Enstrom’s Rocky Mountain Open® Golf Tournament, the longest running continuous, open golf tournament in the state of Colorado, is celebrating its 78th year in 2016.
The RMO began in 1939 as the first golf tournament in Western Colorado where both amateur and professional golfers could compete together for their own prizes. Lincoln Park Golf Course was the site of the 54 hole tournament played on two days. It was sponsored by the Grand Junction Chamber of Commerce with assistance from Hayden Newton, the pro at Lincoln Park. Chet Enstrom, grandfather of Jamee Simons, was the first tournament chairman. Jamee and her husband Doug Simons, owners of Enstrom Candies, now sponsor the Rocky Mountain Open. Purses have varied through the years beginning with $500 – $750 shared among the professional winners and $250 for the amateurs. In 1942 $1,000 in war bonds were awarded to the pros with a $50 war bond for each of the amateur winners. Also by the 1940’s the RMO began to get national publicity. Pros came from both coasts. Noted players included Mildred (Babe) Didrikson Zaharas, world famous female athlete, who finished third as an amateur in 1946 and returned in 1950 to play in the pro flight. The late Orville Moody, U.S.Open winner in 1969, won the RMO® in 1975. Locally, Harold “Skeet” Sommers, long time pro at Lincoln Park, and his professional golf sons, Dan and Jack, were RMO winners numerous times.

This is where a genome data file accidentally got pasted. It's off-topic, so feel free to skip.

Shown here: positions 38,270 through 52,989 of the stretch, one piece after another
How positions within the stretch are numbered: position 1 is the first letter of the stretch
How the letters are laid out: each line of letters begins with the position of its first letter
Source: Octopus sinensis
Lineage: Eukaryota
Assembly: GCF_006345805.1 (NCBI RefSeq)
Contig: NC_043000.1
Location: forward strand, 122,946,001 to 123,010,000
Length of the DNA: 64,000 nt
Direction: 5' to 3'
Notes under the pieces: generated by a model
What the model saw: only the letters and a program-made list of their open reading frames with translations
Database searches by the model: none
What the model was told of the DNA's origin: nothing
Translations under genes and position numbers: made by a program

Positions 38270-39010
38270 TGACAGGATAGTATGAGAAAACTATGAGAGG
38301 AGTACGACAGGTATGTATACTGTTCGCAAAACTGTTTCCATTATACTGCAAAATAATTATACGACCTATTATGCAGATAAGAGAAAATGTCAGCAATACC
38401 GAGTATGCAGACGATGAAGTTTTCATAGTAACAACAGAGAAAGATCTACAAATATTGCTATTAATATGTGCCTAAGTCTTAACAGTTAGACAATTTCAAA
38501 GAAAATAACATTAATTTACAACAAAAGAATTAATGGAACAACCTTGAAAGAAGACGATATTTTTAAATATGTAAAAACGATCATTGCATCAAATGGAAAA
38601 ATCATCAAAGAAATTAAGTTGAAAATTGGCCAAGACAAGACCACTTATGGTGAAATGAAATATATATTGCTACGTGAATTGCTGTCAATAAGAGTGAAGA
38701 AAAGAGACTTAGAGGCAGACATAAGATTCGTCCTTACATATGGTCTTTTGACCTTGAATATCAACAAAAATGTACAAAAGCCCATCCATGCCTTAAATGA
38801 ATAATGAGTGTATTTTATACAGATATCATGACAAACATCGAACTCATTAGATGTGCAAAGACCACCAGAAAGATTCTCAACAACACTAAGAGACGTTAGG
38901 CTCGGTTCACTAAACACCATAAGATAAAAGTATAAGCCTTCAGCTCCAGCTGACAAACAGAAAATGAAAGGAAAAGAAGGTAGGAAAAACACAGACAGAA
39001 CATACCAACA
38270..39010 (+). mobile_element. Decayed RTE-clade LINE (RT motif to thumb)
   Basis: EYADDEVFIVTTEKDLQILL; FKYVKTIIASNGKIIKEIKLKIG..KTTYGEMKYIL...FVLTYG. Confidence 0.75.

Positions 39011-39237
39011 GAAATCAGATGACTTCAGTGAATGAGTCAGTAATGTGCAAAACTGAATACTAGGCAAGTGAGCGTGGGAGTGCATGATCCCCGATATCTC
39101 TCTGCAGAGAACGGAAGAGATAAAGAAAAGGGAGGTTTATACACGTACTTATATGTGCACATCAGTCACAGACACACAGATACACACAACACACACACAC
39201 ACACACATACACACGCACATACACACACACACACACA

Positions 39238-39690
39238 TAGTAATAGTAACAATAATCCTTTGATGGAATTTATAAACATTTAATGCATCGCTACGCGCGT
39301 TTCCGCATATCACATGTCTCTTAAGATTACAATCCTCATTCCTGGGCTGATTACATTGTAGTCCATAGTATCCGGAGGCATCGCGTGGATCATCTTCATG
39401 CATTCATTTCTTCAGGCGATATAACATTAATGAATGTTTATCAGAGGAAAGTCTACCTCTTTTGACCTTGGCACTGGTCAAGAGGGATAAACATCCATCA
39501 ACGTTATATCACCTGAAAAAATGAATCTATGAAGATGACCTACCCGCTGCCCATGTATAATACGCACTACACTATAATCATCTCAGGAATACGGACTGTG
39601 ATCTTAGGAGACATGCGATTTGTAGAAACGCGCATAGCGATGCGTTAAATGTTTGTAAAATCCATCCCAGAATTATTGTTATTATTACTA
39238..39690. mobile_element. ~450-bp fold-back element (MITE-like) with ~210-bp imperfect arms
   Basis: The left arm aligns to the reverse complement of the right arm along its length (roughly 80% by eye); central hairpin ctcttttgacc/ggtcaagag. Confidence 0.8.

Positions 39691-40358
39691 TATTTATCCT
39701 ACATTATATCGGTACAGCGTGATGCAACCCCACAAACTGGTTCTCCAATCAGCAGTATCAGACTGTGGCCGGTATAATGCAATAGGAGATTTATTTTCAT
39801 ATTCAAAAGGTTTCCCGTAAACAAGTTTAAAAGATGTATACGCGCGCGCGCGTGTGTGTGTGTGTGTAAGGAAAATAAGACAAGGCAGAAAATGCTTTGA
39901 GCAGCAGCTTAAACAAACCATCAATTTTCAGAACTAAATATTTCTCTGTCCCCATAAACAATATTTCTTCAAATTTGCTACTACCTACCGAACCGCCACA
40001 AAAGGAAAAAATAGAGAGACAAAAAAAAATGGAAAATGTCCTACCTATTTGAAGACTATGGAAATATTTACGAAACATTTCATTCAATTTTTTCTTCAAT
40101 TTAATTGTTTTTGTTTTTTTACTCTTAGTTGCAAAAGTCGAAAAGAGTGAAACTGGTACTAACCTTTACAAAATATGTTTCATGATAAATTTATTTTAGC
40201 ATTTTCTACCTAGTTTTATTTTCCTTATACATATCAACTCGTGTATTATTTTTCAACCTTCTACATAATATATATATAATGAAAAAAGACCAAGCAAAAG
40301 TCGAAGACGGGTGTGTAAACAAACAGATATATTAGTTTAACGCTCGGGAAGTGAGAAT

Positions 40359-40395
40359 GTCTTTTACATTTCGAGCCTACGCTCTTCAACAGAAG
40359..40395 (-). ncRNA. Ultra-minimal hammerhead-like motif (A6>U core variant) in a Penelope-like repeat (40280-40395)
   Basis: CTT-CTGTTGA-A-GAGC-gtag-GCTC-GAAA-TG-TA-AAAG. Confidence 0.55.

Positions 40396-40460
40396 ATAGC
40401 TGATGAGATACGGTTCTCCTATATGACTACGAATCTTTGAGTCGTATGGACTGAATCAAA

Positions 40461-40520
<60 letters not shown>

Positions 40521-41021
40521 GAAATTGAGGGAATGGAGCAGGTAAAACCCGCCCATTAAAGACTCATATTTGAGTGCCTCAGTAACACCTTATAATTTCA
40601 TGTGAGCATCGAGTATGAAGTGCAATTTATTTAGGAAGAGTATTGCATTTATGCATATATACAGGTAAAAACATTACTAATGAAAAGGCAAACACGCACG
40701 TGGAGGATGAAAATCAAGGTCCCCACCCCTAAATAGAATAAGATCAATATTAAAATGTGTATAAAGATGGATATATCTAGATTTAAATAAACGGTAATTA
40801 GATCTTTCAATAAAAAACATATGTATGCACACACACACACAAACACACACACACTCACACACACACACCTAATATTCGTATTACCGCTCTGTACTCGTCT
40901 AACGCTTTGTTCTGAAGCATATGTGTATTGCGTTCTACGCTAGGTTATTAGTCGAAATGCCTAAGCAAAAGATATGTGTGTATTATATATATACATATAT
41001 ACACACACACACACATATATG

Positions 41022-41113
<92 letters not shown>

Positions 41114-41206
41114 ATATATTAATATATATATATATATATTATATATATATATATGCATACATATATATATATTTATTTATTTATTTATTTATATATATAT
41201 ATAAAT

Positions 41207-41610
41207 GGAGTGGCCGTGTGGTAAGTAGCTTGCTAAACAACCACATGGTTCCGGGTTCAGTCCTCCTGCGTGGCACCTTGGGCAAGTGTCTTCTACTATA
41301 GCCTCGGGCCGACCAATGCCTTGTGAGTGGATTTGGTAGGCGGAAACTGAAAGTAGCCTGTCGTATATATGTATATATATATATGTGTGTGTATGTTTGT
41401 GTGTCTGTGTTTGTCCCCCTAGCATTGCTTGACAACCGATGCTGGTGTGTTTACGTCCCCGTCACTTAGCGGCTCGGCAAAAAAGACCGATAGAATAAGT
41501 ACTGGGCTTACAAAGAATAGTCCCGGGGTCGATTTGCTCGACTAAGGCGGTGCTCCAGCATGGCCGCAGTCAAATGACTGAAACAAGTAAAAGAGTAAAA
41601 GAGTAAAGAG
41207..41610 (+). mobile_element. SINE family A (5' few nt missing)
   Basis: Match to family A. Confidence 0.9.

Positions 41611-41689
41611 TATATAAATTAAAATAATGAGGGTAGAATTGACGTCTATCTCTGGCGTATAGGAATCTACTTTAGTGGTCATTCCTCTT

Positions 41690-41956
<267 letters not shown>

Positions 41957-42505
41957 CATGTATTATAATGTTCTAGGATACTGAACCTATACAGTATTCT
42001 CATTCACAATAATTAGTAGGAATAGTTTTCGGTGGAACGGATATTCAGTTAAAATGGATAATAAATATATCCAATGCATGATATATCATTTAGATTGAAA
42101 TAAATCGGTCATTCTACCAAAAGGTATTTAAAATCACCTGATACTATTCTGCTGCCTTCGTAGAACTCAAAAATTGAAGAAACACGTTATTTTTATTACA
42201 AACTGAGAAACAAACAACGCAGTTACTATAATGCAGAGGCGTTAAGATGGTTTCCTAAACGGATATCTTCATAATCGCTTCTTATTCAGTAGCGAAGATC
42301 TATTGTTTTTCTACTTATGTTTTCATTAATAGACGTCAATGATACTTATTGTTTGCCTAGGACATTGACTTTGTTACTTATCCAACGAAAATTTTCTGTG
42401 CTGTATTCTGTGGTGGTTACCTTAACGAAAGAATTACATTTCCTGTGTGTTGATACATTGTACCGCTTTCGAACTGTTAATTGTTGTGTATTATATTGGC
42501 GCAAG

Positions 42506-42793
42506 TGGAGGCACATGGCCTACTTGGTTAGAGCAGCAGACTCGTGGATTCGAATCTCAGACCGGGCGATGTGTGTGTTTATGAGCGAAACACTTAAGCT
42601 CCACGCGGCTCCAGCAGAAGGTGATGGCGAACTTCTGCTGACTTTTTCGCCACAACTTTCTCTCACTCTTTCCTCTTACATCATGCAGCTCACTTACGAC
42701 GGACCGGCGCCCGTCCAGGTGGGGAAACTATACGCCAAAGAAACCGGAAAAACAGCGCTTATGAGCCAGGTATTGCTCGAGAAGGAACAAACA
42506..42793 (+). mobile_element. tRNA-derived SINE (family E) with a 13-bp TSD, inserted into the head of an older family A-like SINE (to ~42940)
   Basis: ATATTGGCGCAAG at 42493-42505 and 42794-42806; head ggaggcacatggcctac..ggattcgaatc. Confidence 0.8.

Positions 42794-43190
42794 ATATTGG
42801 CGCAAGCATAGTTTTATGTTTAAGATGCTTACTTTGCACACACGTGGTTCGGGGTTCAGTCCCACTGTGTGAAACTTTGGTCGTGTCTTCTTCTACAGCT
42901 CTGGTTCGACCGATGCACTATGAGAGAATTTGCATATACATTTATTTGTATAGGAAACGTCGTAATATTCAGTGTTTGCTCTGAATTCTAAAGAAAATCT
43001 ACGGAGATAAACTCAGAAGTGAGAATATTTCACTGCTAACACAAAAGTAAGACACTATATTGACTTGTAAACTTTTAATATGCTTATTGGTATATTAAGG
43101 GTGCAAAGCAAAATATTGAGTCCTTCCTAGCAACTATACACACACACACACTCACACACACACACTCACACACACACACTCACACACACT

Participation has grown from the original 60 players to the current 200 players with an estimated purse of $70,000. Some changes to the original format have occurred during the 70 years of the RMO. Gallery tickets for both days cost $1.00 the first year, but spectators were soon welcomed for free and could follow their favorite players around the course. The original 54 hole tournament has been expanded to three days with 18 holes played each day rather than 36 holes on the second day. Tiara Rado Golf Course was added in 2000 by the Western Colorado Golf Foundation as the second course to accommodate the growing pro and amateur fields. USGA rules, unless modified by local rules, have governed play for all 70 years. The local golfers who played in the 1939 tournament were reported to have practiced to remember to follow their “summer rules” where the golfer had to play the ball from its lie.
The Western Colorado Golf Foundation has continued to keep the RMO as a premier professional and amateur tournament. In 2001 it expanded the RMO to fund college scholarships for Western Colorado high school golfers. Through its direction and dedication, the RMO has not only offered the same great tournament started in 1939, but also has provided over $130,000 in needed financial assistance to young golfers from the area. Colorado Golf Association officials assist in maintaining the high caliber of play.
The RMO combines challenging play on two excellent golf courses with the opportunity for both professional and amateur golfers to enjoy the spectacular scenery of the Grand Mesa and Colorado National Monument while assisting young golfers to reach their educational goals. What a great opportunity for the golfing community!